In recent months, our nation witnessed a more intense campaign season than we’d ever seen. While elections and the campaigning that precede them are vitally important to our democracy, I can’t help but be concerned that amid the focus on endorsements, pundits and politics, we tend to lose sight of what is truly important.
The celebration of Veterans Day in the week following the election serves as a fitting reminder of where our priorities should be.
The service and sacrifice of our nation’s veterans has protected the freedoms of our democracy and allowed us to live in the strongest, freest, greatest country in the world. Our service men and women don’t sacrifice in the name of Republicans or Democrats; they put their lives at risk for the greater good and to ensure freedom and liberty for their children and grandchildren.
America’s veterans have fought tyrants and terrorists to keep our country safe and secure. Yet even after they return home from war, veterans continue to fight battles. The unemployment rate for post-9/11 veterans remains at 10 percent – above the national average. Suicide rates are alarmingly high among veterans and account for one-fifth of all suicides in America. Veterans in rural areas must travel long distances for health care they should be able to receive closer to home. And many must wait inordinately long periods of time for their benefits claims to be processed by the federal government.
Honoring those who served is about more than a single day – it is about keeping our promises to them. I serve on the Veterans Affairs Committee – first in the House of Representatives and now in the Senate – where I am committed to making certain our veterans have the services and resources they need to succeed.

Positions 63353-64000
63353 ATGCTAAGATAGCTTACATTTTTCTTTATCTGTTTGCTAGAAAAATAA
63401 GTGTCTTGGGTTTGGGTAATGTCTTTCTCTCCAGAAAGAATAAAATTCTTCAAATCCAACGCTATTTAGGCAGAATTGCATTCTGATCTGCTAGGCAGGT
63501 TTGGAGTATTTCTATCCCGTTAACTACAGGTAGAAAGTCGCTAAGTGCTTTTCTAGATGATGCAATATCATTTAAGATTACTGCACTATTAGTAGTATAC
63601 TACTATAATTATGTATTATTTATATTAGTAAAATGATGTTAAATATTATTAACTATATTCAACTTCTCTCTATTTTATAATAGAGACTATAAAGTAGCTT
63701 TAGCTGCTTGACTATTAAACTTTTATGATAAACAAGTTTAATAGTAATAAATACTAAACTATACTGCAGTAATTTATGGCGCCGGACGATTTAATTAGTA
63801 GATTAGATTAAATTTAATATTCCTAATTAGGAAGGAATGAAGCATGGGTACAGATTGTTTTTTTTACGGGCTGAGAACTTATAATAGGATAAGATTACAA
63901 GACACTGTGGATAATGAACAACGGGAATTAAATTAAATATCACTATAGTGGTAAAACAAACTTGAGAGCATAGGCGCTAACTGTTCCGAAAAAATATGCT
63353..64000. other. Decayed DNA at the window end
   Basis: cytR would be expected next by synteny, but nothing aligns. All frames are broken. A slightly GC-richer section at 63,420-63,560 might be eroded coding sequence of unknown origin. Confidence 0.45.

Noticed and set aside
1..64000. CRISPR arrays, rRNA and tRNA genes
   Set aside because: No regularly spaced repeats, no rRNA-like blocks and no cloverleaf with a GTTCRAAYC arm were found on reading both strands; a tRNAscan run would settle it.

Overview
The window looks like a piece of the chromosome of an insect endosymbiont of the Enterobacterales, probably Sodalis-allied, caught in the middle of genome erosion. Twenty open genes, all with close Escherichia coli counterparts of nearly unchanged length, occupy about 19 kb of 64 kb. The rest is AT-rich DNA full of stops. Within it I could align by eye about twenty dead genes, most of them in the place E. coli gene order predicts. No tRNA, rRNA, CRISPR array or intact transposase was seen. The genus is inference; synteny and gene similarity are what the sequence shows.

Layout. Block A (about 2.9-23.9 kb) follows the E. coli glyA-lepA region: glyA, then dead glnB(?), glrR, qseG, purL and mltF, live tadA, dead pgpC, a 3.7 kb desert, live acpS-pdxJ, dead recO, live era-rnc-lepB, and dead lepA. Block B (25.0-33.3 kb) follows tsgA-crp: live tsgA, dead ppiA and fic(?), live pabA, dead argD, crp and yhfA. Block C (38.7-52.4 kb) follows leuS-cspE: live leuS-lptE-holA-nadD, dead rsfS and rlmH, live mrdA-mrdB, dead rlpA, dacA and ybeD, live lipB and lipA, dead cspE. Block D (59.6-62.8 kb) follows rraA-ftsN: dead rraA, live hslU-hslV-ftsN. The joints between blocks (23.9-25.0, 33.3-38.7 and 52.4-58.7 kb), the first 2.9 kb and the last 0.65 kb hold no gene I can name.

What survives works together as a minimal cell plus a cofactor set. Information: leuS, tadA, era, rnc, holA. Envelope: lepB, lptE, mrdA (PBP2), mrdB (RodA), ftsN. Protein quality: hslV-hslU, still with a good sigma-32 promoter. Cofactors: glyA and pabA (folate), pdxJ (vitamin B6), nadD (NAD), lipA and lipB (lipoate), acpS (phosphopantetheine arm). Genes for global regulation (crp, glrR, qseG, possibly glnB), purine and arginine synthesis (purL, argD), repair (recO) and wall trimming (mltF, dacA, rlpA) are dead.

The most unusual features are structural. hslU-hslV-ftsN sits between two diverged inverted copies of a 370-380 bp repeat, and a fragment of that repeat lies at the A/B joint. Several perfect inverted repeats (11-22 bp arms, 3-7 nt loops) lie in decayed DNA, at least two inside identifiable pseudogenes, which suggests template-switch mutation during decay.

To combat unemployment, I supported the Veterans Opportunity to Work (VOW) to Hire Heroes Act passed last year. VOW offers tax incentives to businesses that hire veterans and expands veteran education and job training programs. I also sponsored the Military Commercial Driver’s License (CDL) Act, a new law that will improve the ability veterans and service men and women to obtain CDLs, making them more employable once they return to civilian life.
For our rural veterans, I continue to champion Project ARCH (Access Received Closer to Home), an initiative I introduced to help veterans receive quality health care closer to home. It remains imperative that Community-based Outpatient Clinics be properly staffed and equipped so veterans don’t have to choose between living in the community they love and getting the quality care they deserve.
Washington must also seek solutions to a truly life or death matter facing our veterans; since 2001, more veterans have died by suicide than have been killed serving in Afghanistan. This year, the Army is averaging one suicide per day. Veterans struggling with Post-Traumatic Stress Disorder (PTSD) or Traumatic Brain Injury (TBI) deserve help. That is why in September 2012, the Senate Veterans Affairs Committee voted to move forward with S. 3340, the Mental Health Access to Care Act, which is designed to provide veterans with access to consistent, quality behavioral health care.
No less concerning is the amount of time it takes for a veteran to begin receiving the benefits they were promised for their service. From disability compensation and pension benefits to education benefits and health appointments – even long-overdue medals – veterans who have sought the help of my office have waited more than one year to get answers. Making certain benefit claims are processed in a timely fashion continues to be one of my top priorities. I encourage any Kansan looking for assistance with Veterans Affairs issues to utilize my office’s casework services by calling (785) 232-2605. You can also submit a casework request by visiting my website at www.moran.senate.gov.
It is a privilege to work on legislation that impacts the lives of veterans, and it is an even greater honor to meet them in person. Whether visiting with an Honor Flight veteran at the World War II Memorial, a Vietnam veteran at the local American Legion hall, a wounded warrior at Walter Reed Medical Center, or a midshipman in the mess hall of the U.S. Naval Academy, I am always struck by the stories of their service – their courage, selflessness and belief in the values of our nation. Saying “thank you” never seems adequate.
The votes have been cast and the election is over, let us now follow the example of our veterans: work together, place the common good ahead of narrow interests, and keep our promises. Together we can make certain the country they fought for remains strong for generations to come.
May God bless our servicemen and women, our veterans and the country we all love.